1) What would you do with the money if you won the lottery?
2) What is the most important stressful event that happened to you in the last two weeks/two months?
3) What is your favorite movie/music/TV show of the last few months?
4) What are your major professional aspirations and have they changed in the last year?
5) What are the main pleasures you derive from your friends lately?
6) What two events in the past year have special/interesting/valuable for you?
7) Which of your friends has been a source of irritation in the past few months?
8) To what are you most looking forward in the upcoming months?
9) What are you most worried about in the upcoming months?
Exercise 3: Establish Rituals of Connection
Rituals are acts that you repeat on a regular basis. Rituals are habits that are chosen, created and practiced. The rituals below are designed to build connection. What’s important is that they are repeated often on a regular basis The following are ideas about daily rituals.
Morning Rituals: Think together about how mornings can be times of connection when everyone is sent off with positive wishes and a good spirit.
Leave Taking: When you leave your home, be sure you know at least one thing that is going to happen in your partner’s life that day and establish a ritual kiss or hug upon leavetaking.
Reunions: When coming back home give an affectionate greeting—a loving kiss that lasts several seconds (not a peck on the cheek).
Mealtimes: Come together at meals and share the events of the day. Each person gets a chance to talk. Make meals an environment of peace, affection, support, and attention. Avoid conflict during dinners.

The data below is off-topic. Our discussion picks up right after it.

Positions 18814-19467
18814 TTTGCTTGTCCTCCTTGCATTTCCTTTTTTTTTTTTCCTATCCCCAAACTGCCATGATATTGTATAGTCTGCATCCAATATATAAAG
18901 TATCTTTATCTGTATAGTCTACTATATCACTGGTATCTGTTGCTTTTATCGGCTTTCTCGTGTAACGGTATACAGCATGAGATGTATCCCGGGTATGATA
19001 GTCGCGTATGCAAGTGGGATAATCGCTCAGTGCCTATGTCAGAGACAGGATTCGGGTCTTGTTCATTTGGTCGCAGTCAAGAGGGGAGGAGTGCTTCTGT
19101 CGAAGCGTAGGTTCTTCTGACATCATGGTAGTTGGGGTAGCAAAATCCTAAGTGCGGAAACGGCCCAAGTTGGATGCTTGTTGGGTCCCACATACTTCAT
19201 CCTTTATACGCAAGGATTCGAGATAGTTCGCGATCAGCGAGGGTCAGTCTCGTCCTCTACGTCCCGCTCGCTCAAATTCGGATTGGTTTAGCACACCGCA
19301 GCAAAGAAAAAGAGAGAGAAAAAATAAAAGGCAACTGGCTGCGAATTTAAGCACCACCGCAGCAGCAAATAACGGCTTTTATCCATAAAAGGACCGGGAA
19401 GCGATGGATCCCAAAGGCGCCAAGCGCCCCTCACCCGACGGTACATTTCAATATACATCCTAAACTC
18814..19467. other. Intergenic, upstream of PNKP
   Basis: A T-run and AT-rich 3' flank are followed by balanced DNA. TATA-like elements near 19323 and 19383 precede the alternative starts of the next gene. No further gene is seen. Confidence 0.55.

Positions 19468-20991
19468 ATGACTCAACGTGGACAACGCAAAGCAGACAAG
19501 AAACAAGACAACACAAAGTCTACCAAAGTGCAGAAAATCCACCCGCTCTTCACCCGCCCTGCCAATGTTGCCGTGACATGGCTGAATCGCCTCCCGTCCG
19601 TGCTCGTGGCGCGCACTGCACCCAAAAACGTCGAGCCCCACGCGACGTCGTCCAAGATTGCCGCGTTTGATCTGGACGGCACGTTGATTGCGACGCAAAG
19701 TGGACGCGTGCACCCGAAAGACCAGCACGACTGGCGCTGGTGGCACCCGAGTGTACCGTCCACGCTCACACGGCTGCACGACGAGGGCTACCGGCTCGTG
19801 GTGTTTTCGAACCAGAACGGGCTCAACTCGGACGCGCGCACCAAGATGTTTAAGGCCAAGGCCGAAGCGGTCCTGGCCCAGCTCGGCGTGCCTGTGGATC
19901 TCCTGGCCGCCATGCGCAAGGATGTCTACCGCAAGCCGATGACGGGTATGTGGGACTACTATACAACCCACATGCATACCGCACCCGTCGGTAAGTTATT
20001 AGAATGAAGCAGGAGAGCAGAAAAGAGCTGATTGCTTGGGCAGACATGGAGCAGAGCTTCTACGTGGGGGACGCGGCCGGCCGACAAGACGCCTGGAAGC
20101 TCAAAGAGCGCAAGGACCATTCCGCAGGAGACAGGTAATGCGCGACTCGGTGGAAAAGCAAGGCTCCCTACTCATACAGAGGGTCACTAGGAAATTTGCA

Bedtimes: Going to bed is a time when there can be cuddling, physical affection, letting go of tension and irritability. Don’t go to sleep without a kiss, a hug, a comment about something that you are grateful for in the relationship or saying something nice about your partner.
You can also create rituals for special occasions, birthdays, holidays, anniversaries, rituals for when one of the partner is ill, or rituals for dates or taking time off.
For more information, consider taking this relationship quiz
In our efforts to bring value to your life, or if you are not in the Chicago area, Couples Counseling Associates has developed a series of lessons that could have a major impact on effectively improving your relationship. We encourage you to dive into the series and discover how these resources can benefit you and your partner.
Remember, it's the positive habits we develop that guarantee us success in all areas of our lives. Discover the seven healthy habits that improve relationships or get in touch with us to learn more about Couples Counseling Associates.
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Founder, Couples Counseling Associates
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Also in Arlington Heights
Associated Therapist Giulia Casani MA,LMFT
Kate Engler, LMFT, LPC
All the mental health professionals practicing at 737 N. Michigan Avenue, Suite 2130, Chicago, IL 60611 or any other locations, are individually licensed by the State of Illinois and practice independently and separately. They have no legal relationship to the practices of each other and do not incur in liability for services of one another or to Dr. Sara Schwarzbaum.